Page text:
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6 definitions found
 for surrender
From The Collaborative International Dictionary of English v.0.48 :

  Surrender \Sur*ren"der\, v. i.
     To give up one's self into the power of another; to yield;
     as, the enemy, seeing no way of escape, surrendered at the
     first summons.
     [1913 Webster]

From The Collaborative International Dictionary of English v.0.48 :

  Surrender \Sur*ren"der\, n.
     1. The act of surrendering; the act of yielding, or resigning
        one's person, or the possession of something, into the
        power of another; as, the surrender of a castle to an
        enemy; the surrender of a right.
        [1913 Webster]
              That he may secure some liberty he makes a surrender
              in trust of the whole of it.          --Burke.
        [1913 Webster]
     2. (Law)
        (a) The yielding of a particular estate to him who has an
            immediate estate in remainder or reversion.
        (b) The giving up of a principal into lawful custody by
            his bail.
        (c) The delivery up of fugitives from justice by one
            government to another, as by a foreign state. See
            Extradition. --Wharton.
            [1913 Webster]
     3. (Insurance) The voluntary cancellation of the legal
        liability of the company by the insured and beneficiary
        for a consideration (called the
     surrender value).
        [Webster 1913 Suppl.]

From The Collaborative International Dictionary of English v.0.48 :

  Surrender \Sur*ren"der\, v. t. [imp. & p. p. Surrendered; p.
     pr. & vb. n. Surrendering.] [OF. surrendre to deliver; sur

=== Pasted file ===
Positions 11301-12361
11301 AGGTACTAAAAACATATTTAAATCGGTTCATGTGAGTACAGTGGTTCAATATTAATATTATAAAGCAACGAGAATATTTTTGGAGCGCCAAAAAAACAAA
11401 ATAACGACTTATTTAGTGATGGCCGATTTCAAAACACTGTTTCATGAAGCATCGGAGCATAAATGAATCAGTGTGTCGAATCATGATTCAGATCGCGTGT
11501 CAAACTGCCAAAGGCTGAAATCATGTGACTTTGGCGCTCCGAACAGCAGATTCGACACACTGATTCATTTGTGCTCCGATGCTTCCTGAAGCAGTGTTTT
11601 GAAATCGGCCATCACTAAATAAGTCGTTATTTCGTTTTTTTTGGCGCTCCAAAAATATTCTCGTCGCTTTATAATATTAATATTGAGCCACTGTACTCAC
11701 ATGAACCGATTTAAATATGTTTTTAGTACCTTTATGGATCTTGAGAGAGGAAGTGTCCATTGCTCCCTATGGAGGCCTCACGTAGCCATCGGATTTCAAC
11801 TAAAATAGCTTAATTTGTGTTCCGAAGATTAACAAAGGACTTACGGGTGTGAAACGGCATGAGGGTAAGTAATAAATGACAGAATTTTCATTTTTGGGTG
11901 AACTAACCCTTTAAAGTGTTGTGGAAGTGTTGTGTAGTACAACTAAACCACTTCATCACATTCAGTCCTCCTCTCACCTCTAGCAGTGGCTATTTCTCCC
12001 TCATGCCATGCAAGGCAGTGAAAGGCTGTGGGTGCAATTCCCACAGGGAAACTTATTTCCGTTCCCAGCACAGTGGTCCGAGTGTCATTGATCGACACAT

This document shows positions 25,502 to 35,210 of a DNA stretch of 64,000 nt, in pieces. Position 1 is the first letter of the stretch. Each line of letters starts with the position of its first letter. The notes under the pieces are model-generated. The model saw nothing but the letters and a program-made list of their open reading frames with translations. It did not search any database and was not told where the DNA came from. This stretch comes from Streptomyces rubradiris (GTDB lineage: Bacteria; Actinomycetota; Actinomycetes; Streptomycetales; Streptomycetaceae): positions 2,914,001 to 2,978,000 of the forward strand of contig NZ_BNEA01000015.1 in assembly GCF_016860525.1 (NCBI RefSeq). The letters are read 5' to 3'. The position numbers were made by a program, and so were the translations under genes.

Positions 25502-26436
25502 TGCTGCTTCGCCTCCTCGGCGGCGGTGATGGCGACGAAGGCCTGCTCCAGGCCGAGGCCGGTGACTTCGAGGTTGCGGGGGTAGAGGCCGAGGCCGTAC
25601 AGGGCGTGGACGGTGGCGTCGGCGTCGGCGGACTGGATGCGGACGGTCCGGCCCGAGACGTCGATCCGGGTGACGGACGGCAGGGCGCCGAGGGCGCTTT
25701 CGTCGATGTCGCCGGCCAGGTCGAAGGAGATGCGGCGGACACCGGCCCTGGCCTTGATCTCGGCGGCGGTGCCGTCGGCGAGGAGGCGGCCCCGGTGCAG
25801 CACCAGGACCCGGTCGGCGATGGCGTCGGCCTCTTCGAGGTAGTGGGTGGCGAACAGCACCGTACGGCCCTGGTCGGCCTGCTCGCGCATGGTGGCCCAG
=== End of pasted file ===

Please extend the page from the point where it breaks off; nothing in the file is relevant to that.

over + rendre to render. See Sur-, and Render.]
     1. To yield to the power of another; to give or deliver up
        possession of (anything) upon compulsion or demand; as, to
        surrender one's person to an enemy or to an officer; to
        surrender a fort or a ship.
        [1913 Webster]
     2. To give up possession of; to yield; to resign; as, to
        surrender a right, privilege, or advantage.
        [1913 Webster]
              To surrender up that right which otherwise their
              founders might have in them.          --Hooker.
        [1913 Webster]
     3. To yield to any influence, emotion, passion, or power; --
        used reflexively; as, to surrender one's self to grief, to
        despair, to indolence, or to sleep.
        [1913 Webster]
     4. (Law) To yield; to render or deliver up; to give up; as, a
        principal surrendered by his bail, a fugitive from justice
        by a foreign state, or a particular estate by the tenant
        thereof to him in remainder or reversion.
        [1913 Webster]

From WordNet (r) 3.0 (2006) :

      n 1: acceptance of despair [syn: resignation, surrender]
      2: a verbal act of admitting defeat [syn: giving up,
         yielding, surrender]
      3: the delivery of a principal into lawful custody
      4: the act of surrendering (usually under agreed conditions);
         "they were protected until the capitulation of the fort"
         [syn: capitulation, fall, surrender]
      v 1: give up or agree to forgo to the power or possession of
           another; "The last Taleban fighters finally surrendered"
           [syn: surrender, give up] [ant: hold out, resist,
           stand firm, withstand]
      2: relinquish possession or control over; "The squatters had to
         surrender the building after the police moved in" [syn:
         surrender, cede, deliver, give up]

From Moby Thesaurus II by Grady Ward, 1.0 :

  242 Moby Thesaurus words for "surrender":
     abalienate, abalienation, abandon, abandonment,
     abatement of differences, abdicate, abdication, abjuration, abjure,
     abjurement, accommodate, accommodation, accordance,
     acknowledge defeat, acquiesce, adjust, adjustment, alien, alienate,
     alienation, amortization, amortize, amortizement, appeasement,
     arrangement, assign, assignation, assignment, award, awarding,
     bargain, bargain and sale, barter, beg a truce, bequeath,
     bequeathal, bestowal, bestowment, capitulate, capitulation, cease,